By removing the sense of assurance that Newcastle are such a ‘great’ and ‘massive’ club amongst the terraces and instead focusing everyone’s energy towards driving what they do have forward, lots could be achieved. You only need to see Florian Thauvin turning up in black-tie to see the arrogance and frankly blasé attitude of a club that is well and truly living in the past.

Newcastle fans: ditch the backhanded comments to away fans about how mistaken their journey to your prestigious, ‘legendary’ club is and get some humility. You are not the massive club you once were. That’s not to say that you could be; lots of the foundations are already there, certainly there is some talent in the squad, with lots of fantastic, passionate people to support them. Additionally note that being out-sung by an away side is no embarrassment, however it is embarrassing if you fail to sing a song all match, even after scoring, due to the impudence of your fans that your team just should be ‘doing better’.

You are only as good as your last performance, and I for one would love to see Newcastle United back to their brilliant best. However, I genuinely believe that that atmosphere of positivity starts in the stands. Get behind the team from the outset of every game, not just the derby and I am sure you will see a significant reaction from a group of players who currently don’t know where to look, and are unfortunately seeking somewhere to hide.

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About Harry Savill (Editor) (418 Articles)
I am the Editor of 'The Spectator's View'. I set up the website so that I could combine my two passions: Newcastle United and writing, and I hope for it to be a platform where fans can express their views on the club. History Graduate from Durham University. Junior Account Executive at M&C Saatchi.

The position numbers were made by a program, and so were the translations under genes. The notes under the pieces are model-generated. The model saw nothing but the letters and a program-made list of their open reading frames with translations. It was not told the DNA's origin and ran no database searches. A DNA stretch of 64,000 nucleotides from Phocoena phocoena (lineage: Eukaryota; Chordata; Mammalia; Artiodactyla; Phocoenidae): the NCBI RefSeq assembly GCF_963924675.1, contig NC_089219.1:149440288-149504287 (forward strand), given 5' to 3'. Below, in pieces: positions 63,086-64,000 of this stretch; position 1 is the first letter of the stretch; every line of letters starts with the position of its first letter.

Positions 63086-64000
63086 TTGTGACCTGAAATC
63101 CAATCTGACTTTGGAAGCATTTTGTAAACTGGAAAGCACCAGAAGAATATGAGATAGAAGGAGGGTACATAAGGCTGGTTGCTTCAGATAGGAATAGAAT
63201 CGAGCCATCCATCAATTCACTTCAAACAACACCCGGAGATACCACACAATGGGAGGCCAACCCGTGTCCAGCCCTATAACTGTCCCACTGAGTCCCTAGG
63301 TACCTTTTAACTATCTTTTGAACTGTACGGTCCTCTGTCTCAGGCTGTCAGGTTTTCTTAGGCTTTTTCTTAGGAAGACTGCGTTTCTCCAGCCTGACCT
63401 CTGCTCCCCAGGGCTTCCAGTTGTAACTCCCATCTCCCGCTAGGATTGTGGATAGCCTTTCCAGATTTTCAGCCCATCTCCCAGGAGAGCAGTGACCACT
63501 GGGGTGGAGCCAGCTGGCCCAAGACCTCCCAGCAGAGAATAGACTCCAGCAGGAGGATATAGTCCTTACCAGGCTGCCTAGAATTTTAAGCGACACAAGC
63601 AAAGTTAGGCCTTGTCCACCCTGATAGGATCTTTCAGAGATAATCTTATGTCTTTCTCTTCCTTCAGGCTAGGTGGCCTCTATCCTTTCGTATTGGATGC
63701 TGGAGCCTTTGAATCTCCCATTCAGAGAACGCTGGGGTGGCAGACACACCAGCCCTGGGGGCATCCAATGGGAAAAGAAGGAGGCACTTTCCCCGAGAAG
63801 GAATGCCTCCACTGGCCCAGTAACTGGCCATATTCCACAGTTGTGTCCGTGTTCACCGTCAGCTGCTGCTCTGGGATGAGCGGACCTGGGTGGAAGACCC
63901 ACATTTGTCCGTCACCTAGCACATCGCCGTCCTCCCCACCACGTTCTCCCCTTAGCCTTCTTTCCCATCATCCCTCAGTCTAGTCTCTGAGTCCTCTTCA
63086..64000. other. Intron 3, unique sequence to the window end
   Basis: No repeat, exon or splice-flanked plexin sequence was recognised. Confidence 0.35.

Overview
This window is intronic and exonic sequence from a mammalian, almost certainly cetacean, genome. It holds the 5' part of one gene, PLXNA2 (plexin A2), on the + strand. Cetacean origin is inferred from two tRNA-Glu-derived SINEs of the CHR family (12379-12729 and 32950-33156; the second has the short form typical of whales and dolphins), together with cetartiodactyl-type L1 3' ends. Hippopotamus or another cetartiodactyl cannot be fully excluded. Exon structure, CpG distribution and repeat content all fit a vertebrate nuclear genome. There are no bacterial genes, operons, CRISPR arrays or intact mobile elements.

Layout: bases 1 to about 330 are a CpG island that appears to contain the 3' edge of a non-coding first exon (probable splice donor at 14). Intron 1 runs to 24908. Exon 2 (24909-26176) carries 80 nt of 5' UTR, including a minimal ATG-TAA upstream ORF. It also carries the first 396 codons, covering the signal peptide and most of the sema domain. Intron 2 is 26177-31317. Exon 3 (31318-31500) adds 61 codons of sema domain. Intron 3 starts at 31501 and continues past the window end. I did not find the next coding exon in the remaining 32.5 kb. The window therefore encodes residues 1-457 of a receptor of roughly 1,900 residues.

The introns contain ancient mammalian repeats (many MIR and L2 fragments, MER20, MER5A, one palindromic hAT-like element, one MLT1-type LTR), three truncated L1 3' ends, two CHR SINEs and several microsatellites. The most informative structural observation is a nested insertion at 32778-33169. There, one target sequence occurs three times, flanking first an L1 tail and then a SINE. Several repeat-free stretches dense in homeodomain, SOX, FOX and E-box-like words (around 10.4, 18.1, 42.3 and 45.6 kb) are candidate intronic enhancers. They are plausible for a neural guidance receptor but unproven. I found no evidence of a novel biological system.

1 Comment on In the Land of the Giants, Pygmies are King – the away fan perspective

  1. Great article, and I agree with all that you have to say. I for one do not understand the attitude of Newcastle fans considering their history. I personally think this is no better personified by the treatment of Alan Pardew – Newcastle finished 8th, yet the Newcastle fans were unhappy, they wanted more… what?!? This is a club whose last honours were the Inter-City Fairs Club in 1969, and the last time they won the league was in 1927. This leaves me baffled as to how the “history” of the club demands they finish higher than 8th, their fans are totally detached from the expectations set by their history. Newcastle have never, ever, been a decorated club and therefore have no reason to demand they should be.

    Take Liverpool. They have won the top flight 19 times (15 times more than Newcastle), yet their fans are recognised by many as some of the best, and most supportive in the world having not won the league in over 25 years. Sure, they may not now be the true title challengers that their history suggests they should be, but in an era where the money of City, United and Chelsea has made such a demand increasingly difficult, they have won 7 cups. 7 cups in 15 years is something any Liverpool fan will speak proudly and fondly of, even if it doesn’t exactly match the unrivalled success they had in the 70s to early 90s.

    Perhaps, if the Newcastle fans readjusted their expectations of the club, themselves, and their team, they may just get a surprise, and that surprise may be a trip to Wembley. I for one can’t see it happening particularly soon though…